An operator must adjust the position of knob 45 to obtain a desired rate of applictaion of surfacing material. The knob 45 will select the operating speed for pump 19 so as to force a selected number of gallons per minute through the nozzles 18 of spray bar 16. The application rate to the road surface depends upon the width of the spray bar 16 and the speed of the vehicle 10. For displaying to the operator the gallons per minute being pumped, a pump tachometer 62 is provided in the cab 14. A bitumeter 63 transposes the engine speed into speed of the vehicle in feet per minute. The operator can use a computator (not shown) or other scale to get a reading of what pumping rate is necessary for a particular distribution speed and a particular spray bar Width to obtain a desired material application rate. Once the pump is set, engine speed variation does not affect the application rate.
To select a setting for the knob 45 which will provide a desired surfacing material application rate, the valves 23, 24 respectively are positioned so that the pump 19 will recirculate the surfacing material from tank 13. By operating the pump with the valves positioned to recirculate, the tachometer 62 shows the gallons per minute pumped with the knob 45 at a particular setting. Thus, when the lower valve 24 is positioned to direct material from pump 19 to the spray bar 16, the selected gallons per minute of surfacing material is pumped to the spray bar to spread material on the surface at the desired rate.
To fix the knob in the selected operating position, as shown in FIG. 3, a spacer 55 is threaded on an upright stud 56 which is locked in position by a knurled locking nut 57 also threaded on the stud 56. In the pulled-out or up position (see FIG. 3), the knob 45 sets the hydrostatic pump 30 in neutral. When knob 45 is pushed downward and in contact with the spacer 55, the hydrostatic pump 30 is set to power the surfacing material handling pump 19 at a selected speed. The setting of the spacer 55 can be adjusted, and thus the position to which knob 45 can be pushed down is also adjusted by turning the locking nut 57 so that the spacer and locking nut are separated, then threading the spacer to a new position. The locking nut 57 is then threaded so that it engages the spacer and the two are locked together again. Thus, a fixed operating position for the knob 45 is provided so that it can be conveniently moved from the pulled-out or hydrostatic pump 30 off position to the pushed-in or hydrostatic pump 30 drive transmitting position.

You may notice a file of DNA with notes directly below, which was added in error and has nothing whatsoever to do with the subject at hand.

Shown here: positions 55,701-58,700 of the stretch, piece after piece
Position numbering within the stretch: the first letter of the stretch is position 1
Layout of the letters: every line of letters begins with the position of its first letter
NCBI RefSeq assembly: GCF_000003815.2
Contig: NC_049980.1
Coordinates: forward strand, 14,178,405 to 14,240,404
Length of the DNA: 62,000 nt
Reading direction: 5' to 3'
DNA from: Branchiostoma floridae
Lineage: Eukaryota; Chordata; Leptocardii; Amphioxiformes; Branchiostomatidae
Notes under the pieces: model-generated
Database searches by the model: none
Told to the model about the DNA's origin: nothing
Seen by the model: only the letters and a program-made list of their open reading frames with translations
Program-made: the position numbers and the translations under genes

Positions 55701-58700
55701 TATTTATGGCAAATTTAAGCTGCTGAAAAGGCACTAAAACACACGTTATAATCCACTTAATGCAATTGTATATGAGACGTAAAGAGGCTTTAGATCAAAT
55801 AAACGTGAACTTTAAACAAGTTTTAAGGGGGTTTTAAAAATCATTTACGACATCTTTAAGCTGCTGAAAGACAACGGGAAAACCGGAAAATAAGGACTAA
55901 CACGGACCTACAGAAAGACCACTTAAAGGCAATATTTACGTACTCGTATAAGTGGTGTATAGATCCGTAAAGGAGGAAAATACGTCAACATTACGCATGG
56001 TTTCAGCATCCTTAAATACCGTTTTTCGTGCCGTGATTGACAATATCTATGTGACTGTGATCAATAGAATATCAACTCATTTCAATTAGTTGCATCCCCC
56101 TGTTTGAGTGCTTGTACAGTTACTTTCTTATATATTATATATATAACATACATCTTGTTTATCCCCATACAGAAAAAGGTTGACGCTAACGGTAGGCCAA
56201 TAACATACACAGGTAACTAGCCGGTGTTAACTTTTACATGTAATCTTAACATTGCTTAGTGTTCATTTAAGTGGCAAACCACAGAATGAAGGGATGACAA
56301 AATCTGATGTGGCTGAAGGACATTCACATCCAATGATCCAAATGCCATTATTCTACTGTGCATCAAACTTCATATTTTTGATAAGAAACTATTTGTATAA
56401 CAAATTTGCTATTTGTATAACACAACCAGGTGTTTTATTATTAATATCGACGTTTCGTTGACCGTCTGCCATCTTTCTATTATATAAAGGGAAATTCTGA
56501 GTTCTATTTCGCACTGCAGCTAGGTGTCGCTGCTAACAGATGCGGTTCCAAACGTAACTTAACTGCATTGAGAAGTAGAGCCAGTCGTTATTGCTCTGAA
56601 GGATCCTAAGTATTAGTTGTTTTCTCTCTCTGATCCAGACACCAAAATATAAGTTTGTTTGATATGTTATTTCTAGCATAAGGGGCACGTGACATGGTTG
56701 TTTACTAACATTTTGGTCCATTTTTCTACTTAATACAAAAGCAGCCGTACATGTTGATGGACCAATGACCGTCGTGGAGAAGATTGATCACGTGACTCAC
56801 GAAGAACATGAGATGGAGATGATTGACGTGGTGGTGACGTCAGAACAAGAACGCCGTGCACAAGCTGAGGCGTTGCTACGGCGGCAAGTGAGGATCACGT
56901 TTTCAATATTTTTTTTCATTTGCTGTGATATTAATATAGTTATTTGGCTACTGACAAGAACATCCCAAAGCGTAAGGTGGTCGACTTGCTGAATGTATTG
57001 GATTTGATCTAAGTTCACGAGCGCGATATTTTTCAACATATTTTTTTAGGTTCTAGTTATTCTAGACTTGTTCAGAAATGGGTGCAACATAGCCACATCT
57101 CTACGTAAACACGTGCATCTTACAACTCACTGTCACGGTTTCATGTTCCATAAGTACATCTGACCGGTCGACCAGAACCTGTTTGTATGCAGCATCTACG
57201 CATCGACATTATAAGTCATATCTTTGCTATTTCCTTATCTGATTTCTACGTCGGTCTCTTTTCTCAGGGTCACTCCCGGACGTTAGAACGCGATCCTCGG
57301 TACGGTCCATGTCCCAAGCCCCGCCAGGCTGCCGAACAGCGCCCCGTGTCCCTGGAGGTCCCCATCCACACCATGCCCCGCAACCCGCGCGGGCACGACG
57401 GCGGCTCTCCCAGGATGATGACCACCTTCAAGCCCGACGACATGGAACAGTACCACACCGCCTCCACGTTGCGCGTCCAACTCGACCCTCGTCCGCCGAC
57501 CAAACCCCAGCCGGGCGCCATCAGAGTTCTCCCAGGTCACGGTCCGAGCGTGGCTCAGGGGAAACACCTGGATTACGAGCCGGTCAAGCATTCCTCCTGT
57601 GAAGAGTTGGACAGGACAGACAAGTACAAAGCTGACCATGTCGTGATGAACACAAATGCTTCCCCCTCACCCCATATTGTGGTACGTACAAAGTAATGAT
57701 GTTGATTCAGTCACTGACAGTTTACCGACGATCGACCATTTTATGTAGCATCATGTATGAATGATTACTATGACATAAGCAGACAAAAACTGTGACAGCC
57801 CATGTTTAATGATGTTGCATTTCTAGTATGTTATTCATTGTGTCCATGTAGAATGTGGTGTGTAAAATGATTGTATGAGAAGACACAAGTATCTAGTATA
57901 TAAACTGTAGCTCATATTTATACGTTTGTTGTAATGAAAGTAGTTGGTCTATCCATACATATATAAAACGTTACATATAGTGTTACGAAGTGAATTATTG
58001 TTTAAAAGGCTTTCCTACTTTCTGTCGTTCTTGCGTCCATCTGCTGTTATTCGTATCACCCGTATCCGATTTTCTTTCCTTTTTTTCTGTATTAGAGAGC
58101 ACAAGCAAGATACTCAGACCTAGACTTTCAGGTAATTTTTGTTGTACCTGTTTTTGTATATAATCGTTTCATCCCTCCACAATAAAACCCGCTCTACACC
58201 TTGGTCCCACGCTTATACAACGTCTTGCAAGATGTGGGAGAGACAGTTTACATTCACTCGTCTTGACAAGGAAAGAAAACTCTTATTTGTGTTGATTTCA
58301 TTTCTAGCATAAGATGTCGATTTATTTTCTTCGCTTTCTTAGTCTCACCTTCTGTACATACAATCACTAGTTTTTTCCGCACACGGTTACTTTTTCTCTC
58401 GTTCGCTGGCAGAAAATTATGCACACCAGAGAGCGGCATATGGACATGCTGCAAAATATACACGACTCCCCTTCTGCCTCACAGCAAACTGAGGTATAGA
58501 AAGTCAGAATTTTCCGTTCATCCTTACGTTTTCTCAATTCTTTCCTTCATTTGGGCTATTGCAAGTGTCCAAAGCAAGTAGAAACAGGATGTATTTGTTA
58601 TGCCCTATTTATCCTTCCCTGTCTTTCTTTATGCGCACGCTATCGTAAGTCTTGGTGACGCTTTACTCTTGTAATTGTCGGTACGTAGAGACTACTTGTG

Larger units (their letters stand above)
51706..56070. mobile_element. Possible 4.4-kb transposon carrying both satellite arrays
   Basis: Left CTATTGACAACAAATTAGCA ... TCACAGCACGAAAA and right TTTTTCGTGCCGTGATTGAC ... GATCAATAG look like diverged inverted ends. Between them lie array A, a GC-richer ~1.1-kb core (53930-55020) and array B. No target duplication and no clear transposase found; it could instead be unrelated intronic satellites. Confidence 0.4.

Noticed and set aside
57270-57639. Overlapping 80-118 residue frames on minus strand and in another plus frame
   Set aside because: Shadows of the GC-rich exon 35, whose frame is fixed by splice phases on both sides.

Summarizing operation of the control assembly, the knob 45 which is ordinarily located in the vehicle cab is pulled upwardly as shown in FIG. 3 thereby placing the pump 30 in the off position or zero speed ratio position and power is not transmitted from the power train 15 to the positive displacement pump 19. By pushing the knob 45 downwardly the hydraulic pump 30 is selectively adjusted to a position so that the hydraulic motor 31 operates the positive displacement pump 19 at a speed which effects a predetermined rate of surfacing material application. i.e., a certain number of gallons of surfacing material are forced through the pump 19 to the spray bar 16. Adjusting the spacer 55 fixes the adjusted position to which the manually operable knob 45 can be pushed down and thus the selected operating position for hydrostatic pump 30 transmitting drive to the material handling pump 19. For example, turning the spacer 55 on the threaded stud 56 so as to direct it upwardly closer to knob 45 positions the reaction plate in the hydrostatic pump 30 so that a smaller portion of the speed from the p.t.o. shaft 32 is transmitted to the positive displacement pump 19. In other words, the speed ratio is further reduced from the maximum ratio of 1 to 1. Of course, turning the spacer 55 in the opposite direction, downward in FIG. 3, provides increased speed ratios with the pump 19 operating more closely to the speed of the p.t.o. shaft.
It is another feature of the present invention that the pump 19 can be operated at a maximum speed from the power train 15 without affecting the position of the control assembly setting means, in the present instance the knurled nut 55. For this purpose the lost motion device 41 and a set of controls 56, 58 respectively are provided for overriding the position of the control assembly knob 45. These are coupled to the fulcrumed lever by respective chains 64, 65. Explaining the operation of the lost motion device and override controls and turning to the manual control 56 adapted for controlling pump operation from the rear of the vehicle, the control 56 includes a knob 59 and a control cable 60 connected through the chain 64 to the fulcrumed lever 50. Pulling on knob 59 effects pivoting of the lever 50 about point 51 to operate arm 54 which adjusts the reaction plate in pump 30 for increased output pump operation. The lever 50 is allowed to pivot even though the knurled nut remains stationary thereby holding the control cable 43 to a fixed position because the lost motion device cylinder 48 can move relative to the control cable 43 upon compression of the spring 47. As was explained previously, the spring retainer 48b is provided with a central opening 53 to allow relative movement between the retainer and the control cable. The operation of the override control, control 58, is the same as that of control 56 except that it is installed in the cab of the vehicle and is fixed to the lever 50 on the opposite side of the fulcrum point 51. Because of the chain connection between the respective controls 56, 58, and lever 50, one override control can be operated without affecting the other.